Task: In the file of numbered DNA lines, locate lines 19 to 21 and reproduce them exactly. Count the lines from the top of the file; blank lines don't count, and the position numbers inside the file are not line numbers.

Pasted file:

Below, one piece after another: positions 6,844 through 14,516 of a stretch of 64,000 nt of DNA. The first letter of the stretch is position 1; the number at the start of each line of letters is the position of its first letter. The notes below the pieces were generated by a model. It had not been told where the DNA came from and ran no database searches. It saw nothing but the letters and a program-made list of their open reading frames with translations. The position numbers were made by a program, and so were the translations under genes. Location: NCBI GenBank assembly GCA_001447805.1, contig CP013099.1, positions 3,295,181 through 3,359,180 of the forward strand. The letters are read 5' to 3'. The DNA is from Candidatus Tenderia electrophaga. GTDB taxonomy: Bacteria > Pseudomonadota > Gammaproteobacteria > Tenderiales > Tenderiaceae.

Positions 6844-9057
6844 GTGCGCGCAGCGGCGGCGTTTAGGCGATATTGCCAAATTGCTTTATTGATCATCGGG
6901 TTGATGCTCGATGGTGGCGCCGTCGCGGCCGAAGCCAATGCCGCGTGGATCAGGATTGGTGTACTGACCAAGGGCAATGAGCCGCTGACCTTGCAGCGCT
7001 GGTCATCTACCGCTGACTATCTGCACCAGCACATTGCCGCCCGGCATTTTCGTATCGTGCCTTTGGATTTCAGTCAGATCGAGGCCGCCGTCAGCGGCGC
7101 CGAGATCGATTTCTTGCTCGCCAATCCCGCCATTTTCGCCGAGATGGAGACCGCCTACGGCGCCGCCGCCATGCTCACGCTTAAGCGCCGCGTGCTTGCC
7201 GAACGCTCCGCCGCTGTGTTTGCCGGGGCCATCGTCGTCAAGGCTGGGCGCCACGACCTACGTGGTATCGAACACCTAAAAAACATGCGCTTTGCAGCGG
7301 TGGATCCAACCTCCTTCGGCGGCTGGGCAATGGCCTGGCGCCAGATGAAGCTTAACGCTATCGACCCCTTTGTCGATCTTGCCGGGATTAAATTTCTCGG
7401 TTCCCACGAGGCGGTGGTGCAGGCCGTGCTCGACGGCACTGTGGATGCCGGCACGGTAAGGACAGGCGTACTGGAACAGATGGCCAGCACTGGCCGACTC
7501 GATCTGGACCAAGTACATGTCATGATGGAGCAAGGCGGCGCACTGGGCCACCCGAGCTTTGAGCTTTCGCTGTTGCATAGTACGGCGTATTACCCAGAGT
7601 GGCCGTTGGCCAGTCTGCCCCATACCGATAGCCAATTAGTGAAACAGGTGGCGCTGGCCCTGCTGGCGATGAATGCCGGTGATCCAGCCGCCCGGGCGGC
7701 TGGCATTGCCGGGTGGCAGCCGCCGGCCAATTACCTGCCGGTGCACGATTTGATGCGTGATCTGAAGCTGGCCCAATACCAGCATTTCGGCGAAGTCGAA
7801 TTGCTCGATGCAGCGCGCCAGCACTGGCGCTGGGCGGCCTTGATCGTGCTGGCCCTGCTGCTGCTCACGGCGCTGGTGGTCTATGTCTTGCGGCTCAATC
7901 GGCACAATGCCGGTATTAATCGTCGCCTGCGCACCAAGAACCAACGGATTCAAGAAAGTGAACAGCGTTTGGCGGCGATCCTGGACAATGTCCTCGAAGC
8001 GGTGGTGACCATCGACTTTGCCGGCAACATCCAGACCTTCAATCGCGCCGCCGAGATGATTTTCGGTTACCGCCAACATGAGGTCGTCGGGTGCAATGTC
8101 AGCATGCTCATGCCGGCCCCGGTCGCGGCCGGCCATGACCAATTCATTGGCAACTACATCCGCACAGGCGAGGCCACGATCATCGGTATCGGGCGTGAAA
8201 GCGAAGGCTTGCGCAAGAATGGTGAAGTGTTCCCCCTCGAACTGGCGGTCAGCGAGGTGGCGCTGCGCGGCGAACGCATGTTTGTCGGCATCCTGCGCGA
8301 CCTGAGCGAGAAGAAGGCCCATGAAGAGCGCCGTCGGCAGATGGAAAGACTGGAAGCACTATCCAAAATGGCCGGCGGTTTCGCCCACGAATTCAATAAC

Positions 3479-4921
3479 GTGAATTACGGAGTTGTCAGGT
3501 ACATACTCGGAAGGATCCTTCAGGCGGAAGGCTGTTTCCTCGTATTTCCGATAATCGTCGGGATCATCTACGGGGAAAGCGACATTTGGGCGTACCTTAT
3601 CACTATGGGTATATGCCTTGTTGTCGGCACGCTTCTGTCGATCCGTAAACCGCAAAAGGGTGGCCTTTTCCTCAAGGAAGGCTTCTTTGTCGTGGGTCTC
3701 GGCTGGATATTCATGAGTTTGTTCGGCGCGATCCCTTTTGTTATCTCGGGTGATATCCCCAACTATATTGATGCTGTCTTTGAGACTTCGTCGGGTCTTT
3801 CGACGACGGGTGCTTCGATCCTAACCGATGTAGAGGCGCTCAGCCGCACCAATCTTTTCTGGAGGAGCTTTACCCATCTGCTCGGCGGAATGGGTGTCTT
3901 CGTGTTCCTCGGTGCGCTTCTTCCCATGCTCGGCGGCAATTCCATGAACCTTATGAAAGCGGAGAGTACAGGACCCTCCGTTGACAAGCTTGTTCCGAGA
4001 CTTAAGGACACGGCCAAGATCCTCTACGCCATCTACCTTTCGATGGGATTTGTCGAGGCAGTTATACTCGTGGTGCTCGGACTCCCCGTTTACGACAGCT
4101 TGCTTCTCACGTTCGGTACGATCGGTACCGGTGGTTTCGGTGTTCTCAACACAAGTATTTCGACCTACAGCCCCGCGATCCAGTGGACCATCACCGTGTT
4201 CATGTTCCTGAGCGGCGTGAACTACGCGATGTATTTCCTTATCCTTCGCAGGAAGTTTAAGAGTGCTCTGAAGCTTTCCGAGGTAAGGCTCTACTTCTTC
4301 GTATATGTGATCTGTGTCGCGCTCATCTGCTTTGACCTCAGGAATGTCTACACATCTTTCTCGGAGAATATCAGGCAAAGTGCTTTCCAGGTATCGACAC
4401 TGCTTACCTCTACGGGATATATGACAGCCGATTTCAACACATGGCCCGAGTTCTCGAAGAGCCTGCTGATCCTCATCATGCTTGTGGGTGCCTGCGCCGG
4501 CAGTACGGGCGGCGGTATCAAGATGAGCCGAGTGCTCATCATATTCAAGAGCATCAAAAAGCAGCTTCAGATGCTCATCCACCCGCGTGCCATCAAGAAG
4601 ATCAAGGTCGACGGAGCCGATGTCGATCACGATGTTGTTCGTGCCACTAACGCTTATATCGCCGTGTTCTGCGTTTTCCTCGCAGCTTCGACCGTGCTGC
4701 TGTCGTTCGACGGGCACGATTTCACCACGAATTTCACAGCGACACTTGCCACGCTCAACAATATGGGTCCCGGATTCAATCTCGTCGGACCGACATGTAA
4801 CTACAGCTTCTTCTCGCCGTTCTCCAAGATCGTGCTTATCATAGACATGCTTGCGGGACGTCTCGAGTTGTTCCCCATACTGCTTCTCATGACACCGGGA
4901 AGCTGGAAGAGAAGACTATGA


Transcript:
Positions 3479-4921
3479 GTGAATTACGGAGTTGTCAGGT
3501 ACATACTCGGAAGGATCCTTCAGGCGGAAGGCTGTTTCCTCGTATTTCCGATAATCGTCGGGATCATCTACGGGGAAAGCGACATTTGGGCGTACCTTAT